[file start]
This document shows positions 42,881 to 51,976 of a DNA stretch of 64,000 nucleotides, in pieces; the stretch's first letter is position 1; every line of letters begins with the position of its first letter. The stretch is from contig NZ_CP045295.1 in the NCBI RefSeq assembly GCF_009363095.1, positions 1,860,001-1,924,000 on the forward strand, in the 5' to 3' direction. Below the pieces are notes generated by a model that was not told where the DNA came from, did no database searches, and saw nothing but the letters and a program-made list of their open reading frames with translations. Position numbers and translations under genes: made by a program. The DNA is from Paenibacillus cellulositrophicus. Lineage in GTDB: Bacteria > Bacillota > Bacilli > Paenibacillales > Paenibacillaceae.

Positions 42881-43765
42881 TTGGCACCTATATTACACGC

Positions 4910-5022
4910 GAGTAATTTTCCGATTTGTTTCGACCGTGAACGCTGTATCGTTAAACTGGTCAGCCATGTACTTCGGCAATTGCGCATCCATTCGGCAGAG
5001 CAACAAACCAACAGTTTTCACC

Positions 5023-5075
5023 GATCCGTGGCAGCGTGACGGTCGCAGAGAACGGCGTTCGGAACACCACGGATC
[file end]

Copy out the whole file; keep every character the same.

This document shows positions 42,881 to 51,976 of a DNA stretch of 64,000 nucleotides, in pieces; the stretch's first letter is position 1; every line of letters begins with the position of its first letter. The stretch is from contig NZ_CP045295.1 in the NCBI RefSeq assembly GCF_009363095.1, positions 1,860,001-1,924,000 on the forward strand, in the 5' to 3' direction. Below the pieces are notes generated by a model that was not told where the DNA came from, did no database searches, and saw nothing but the letters and a program-made list of their open reading frames with translations. Position numbers and translations under genes: made by a program. The DNA is from Paenibacillus cellulositrophicus. Lineage in GTDB: Bacteria > Bacillota > Bacilli > Paenibacillales > Paenibacillaceae.

Positions 42881-43765
42881 TTGGCACCTATATTACACGC

Positions 4910-5022
4910 GAGTAATTTTCCGATTTGTTTCGACCGTGAACGCTGTATCGTTAAACTGGTCAGCCATGTACTTCGGCAATTGCGCATCCATTCGGCAGAG
5001 CAACAAACCAACAGTTTTCACC

Positions 5023-5075
5023 GATCCGTGGCAGCGTGACGGTCGCAGAGAACGGCGTTCGGAACACCACGGATC